Russia defends treatment of Pussy Riot in Sochi

Russia defends treatment of Pussy Riot in Sochi

Russian deputy prime minister Dmitry Kozak defended brutal police treatment of protest group Pussy Riot in Sochi, insisting at a media briefing today that they had provoked a conflict.

Band members Nadezhda Tolokonnikova and Maria Alyokhina, who served prison sentences after performing a protest song against Russia president Vladimir Putin in a church, were among five band members and a cameraman attacked by Cossacks as they performed under a sign advertising the Games on Wednesday.

Footage showed the Cossacks whipping the band members, pulling off their ski masks, and throwing them to the floor.

Kozak, speaking at the daily IOC/Sochi 2014 briefing, said of the incident: “The girls came here specifically to provoke this conflict.

“They had been searching for it for some time and finally they had this confict with local inhabitants – this hooligan act.”

Security in Sochi was a major focus before the Games with the threat of terrorism a major concern following the attacks in Volgograd, when dozens were killed by two terrorist bombs.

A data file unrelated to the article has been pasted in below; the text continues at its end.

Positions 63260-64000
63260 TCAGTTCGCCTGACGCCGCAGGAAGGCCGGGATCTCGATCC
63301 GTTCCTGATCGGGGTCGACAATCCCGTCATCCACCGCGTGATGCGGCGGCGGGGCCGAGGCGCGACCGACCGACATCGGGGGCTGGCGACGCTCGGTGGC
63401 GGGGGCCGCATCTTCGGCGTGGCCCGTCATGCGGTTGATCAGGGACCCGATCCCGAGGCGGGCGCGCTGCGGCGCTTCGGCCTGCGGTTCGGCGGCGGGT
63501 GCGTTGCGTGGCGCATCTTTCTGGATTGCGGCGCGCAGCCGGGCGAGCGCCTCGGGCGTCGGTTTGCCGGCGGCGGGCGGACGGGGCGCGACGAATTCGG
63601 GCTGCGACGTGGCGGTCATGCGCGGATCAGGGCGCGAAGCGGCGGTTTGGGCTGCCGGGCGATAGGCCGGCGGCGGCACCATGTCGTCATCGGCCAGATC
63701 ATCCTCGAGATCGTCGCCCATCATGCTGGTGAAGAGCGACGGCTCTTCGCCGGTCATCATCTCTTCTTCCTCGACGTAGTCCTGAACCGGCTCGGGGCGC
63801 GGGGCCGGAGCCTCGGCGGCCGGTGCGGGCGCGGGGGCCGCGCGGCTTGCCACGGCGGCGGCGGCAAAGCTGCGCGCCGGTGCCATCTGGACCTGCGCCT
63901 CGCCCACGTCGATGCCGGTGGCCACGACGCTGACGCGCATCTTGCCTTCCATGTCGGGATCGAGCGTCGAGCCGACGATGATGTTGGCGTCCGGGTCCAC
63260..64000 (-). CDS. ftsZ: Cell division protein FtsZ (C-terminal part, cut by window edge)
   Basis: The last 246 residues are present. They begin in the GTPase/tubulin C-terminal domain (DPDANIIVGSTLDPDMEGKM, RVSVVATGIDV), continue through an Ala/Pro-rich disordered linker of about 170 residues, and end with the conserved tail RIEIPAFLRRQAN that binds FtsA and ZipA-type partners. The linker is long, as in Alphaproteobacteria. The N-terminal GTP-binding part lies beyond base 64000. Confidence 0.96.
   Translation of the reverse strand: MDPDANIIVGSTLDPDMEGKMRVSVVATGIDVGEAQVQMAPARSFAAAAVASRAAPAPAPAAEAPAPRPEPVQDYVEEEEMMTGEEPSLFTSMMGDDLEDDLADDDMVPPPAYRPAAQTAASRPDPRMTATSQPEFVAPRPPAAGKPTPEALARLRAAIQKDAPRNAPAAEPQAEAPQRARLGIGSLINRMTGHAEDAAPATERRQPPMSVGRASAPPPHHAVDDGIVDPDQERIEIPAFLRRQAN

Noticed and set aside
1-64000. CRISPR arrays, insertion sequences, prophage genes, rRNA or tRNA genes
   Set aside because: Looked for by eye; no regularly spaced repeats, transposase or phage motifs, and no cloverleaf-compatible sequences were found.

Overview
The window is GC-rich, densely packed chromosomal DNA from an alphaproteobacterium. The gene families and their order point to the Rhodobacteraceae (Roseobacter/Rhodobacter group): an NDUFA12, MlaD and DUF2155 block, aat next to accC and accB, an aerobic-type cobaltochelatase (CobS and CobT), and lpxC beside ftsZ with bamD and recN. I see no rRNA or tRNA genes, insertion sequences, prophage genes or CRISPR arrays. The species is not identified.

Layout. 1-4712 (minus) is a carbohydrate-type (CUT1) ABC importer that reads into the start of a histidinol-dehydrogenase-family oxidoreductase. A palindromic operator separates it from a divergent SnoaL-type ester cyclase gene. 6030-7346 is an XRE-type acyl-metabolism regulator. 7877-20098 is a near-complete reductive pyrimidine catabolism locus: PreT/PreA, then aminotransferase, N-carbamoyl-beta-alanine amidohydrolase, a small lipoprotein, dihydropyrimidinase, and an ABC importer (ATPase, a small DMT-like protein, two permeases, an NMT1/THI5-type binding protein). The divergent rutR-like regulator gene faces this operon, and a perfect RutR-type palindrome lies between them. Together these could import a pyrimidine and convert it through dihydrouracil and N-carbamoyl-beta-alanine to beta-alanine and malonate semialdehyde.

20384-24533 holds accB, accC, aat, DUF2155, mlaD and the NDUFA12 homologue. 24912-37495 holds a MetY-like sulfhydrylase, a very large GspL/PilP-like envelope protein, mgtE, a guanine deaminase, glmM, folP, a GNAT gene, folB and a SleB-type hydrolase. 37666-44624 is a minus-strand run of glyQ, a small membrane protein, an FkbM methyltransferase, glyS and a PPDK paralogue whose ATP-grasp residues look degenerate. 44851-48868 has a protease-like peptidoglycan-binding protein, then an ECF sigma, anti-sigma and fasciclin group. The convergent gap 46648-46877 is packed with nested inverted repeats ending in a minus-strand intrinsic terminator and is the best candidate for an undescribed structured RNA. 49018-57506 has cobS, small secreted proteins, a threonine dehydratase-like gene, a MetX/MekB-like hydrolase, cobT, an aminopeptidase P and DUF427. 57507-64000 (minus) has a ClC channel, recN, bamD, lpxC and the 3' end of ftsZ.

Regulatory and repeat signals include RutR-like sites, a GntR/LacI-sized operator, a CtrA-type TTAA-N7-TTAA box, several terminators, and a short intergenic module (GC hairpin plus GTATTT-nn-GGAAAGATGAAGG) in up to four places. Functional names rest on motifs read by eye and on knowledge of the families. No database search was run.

Kozak, asked if he had been worried about a security breach at the Games, said: “We were certain that our security forces would be able to complete the tasks given to them.

“Security threats today are of a global nature, with terrorist organisations, so of course we were concerned about that.

“The Olympic Games became a target for the terrorists. But our law enforcement agencies and our special forces, in co-operation with all the countries of the world, all the special services in the world, including Great Britain, joined in the effort to prevent terrorism. All of us have fulfilled this task brilliantly.”

Kozak was quizzed about the hefty price tag on the Sochi Games – estimated to be £30billion – and said the majority of the money was spent on infrastructure for the Sochi area.

He said: “The sport venues had to be built from scratch. Most of the money was spent on the infrastructure to modernise the city.”

Kozak, who said the real cost to Russian taxpayers was 3.5billion US dollars, also dismissed as “speculation” reports of corruption and embezzlement in relation to money spent on the Games.

“We had tough control over the budget money,” he said. “According to the results of the investigation we didn’t find any major incidents of corruption.

“We ask anyone who says that there is to provide specific fact of the corruption. If they do we will carry out investigations and, if proved, the culprits will be punished. But so far we don’t have this informaton, so it’s just speculation.”

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